This Bank is a Screaming Buy!
Piyush is a member of The Motley Fool Blog Network -- entries represent the personal opinion of the blogger and are not formally edited.
India is the second most populated country in the world and according to Citigroup, its GDP is expected to grow around 5.7%-6.2% in FY14. For a new normal, that is still impressive! Although, the country’s reputation had been tarnished and India was lately in the news for wrong reasons -- widespread corruption and weak government policies -- it is still attracting a lot of attention lately. Why?
Due to continued high inflation, the Reserve Bank of India (RBI) had kept the interest rates pretty high, which eventually hampered its growth. This, coupled with poor policy-making by the government, led to the depreciation of its currency by almost 30% in just 6 months.
But now, both the Indian government and the RBI believe that it is high time, and crucial policy changes are necessary. RBI has been cutting the interest rates, and recently cut the Cash Reserve Ratio (CRR) and Repo rate by 25bps each. The Indian government also raised the FDI limit in retail to 49%, in addition to many policy decisions recently.
Moreover, its inflation is at its 38-month low, and we can safely expect more interest rate cuts. This extra liquidity with Indian banks would trickle down in the economy, in the form of commercial and retail loans, which would eventually fatten the net interest income of Indian banks like HDFC Bank (NYSE: HDB) and ICICI Bank (NYSE: IBN), which have been consistently reporting stellar numbers.
Small is Big!
(comparative stock returns over the last 10 years)
Although, both HDFC Bank and ICICI Bank are relatively small, it is their smaller size that allows them to grow at a rapid pace. Let’s compare the metrics of HDFC and ICICI along with biggies like Goldman Sachs (NYSE: GS), Wells Fargo (NYSE: WFC) and US Bancorp (NYSE: USB).
(Source: Yahoo Finance, Finviz)
From the table, it’s not hard to conclude that HDFC Bank is clearly the pick. Not only does it enjoy the highest net margins, but it also sports the lowest debt/equity ratio, even less than the conservative Wells Fargo. Additionally HDFC Bank enjoys the highest ROE in the industry, and analysts estimate its EPS to expand by 30% for the next 5 years. This means in 5 years a $1,000 would turn into $3,712.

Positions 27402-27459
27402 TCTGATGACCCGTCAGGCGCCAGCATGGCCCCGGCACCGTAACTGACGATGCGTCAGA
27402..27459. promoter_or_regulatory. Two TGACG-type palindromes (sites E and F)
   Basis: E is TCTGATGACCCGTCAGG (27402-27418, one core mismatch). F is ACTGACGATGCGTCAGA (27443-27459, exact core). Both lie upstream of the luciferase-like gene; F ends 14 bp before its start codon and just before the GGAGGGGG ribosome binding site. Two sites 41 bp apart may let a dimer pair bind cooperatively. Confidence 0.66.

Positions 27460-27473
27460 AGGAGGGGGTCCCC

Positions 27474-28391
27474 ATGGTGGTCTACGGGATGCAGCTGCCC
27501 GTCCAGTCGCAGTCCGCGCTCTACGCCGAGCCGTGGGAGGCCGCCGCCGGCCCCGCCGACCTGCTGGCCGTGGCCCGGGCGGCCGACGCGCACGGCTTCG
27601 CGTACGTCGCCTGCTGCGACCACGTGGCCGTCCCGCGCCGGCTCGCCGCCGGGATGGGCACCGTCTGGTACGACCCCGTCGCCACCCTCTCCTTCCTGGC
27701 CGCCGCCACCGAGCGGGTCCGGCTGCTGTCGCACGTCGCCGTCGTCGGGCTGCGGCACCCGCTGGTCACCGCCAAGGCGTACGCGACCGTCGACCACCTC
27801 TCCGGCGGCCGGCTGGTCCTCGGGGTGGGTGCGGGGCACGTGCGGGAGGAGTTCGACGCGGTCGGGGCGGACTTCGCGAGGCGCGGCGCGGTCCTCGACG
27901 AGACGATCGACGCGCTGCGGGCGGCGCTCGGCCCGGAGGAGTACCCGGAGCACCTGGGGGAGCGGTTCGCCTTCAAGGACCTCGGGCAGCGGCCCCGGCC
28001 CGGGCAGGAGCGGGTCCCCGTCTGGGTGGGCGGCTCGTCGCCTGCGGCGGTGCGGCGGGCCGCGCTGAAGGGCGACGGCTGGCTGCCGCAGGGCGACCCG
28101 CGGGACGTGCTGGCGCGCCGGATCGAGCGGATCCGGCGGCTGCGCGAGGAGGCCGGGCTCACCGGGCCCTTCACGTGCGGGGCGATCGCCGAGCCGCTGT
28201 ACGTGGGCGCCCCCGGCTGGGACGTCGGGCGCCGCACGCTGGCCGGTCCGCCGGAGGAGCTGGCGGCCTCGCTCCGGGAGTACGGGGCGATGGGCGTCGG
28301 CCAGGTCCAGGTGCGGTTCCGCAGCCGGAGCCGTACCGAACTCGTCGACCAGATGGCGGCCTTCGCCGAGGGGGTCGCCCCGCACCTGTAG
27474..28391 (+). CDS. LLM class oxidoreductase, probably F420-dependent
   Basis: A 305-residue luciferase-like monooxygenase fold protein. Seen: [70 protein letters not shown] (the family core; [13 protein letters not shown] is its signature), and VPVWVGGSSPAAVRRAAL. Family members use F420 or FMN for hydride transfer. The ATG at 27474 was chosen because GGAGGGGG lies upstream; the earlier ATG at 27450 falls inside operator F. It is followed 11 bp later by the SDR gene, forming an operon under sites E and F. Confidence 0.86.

However ICICI Bank loses its luster due to high debt/equity ratio and mediocre net margins. Moreover, it has the least returns on equity, and its shares appear to be overvalued.
Tracking the Financials
HDFC Bank reported staggering results, with its quarterly net income surging by 30% YoY. According to Business Standard, “It was the 53rd consecutive quarter of 30% or more year-on-year growth in the bank's quarterly net profit.” Its net interest income grew by 22%, while its Non-Performing-Assets (NPAs) stood at just 1%. Owing to a high interest rate environment, its total deposits grew by 22%, while its Current and Savings Account (CASA) stood at an impressive 45.4%, clearly taking the Street by surprise.
Although ICICI Bank reported lower NPAs, its high leverage makes it a risky investment. Moreover, its shares have lost around 25% over the last 5 years, which is not impressive by any means.
HDFC Bank, however, has a track record of stellar performance, with little or no exposure to debt-ridden economies. Moreover, the Volcker rule, which restricts proprietary trading (in case there’s a conflict of interest) will hit Goldman Sachs and Morgan Stanley the hardest. Wells Fargo and US Bancorp are solid conservative banks, but the US economy is not expected to grow at a rapid pace. This limits their potential upside. As clear as it can get, I give HDFC Bank a Foolish Outperform Rating, but not ICICI.
PiyushArora has no position in any stocks mentioned. The Motley Fool has no position in any of the stocks mentioned. Try any of our Foolish newsletter services free for 30 days. We Fools may not all hold the same opinions, but we all believe that considering a diverse range of insights makes us better investors. The Motley Fool has a disclosure policy. Is this post wrong? Click here. Think you can do better? Join us and write your own!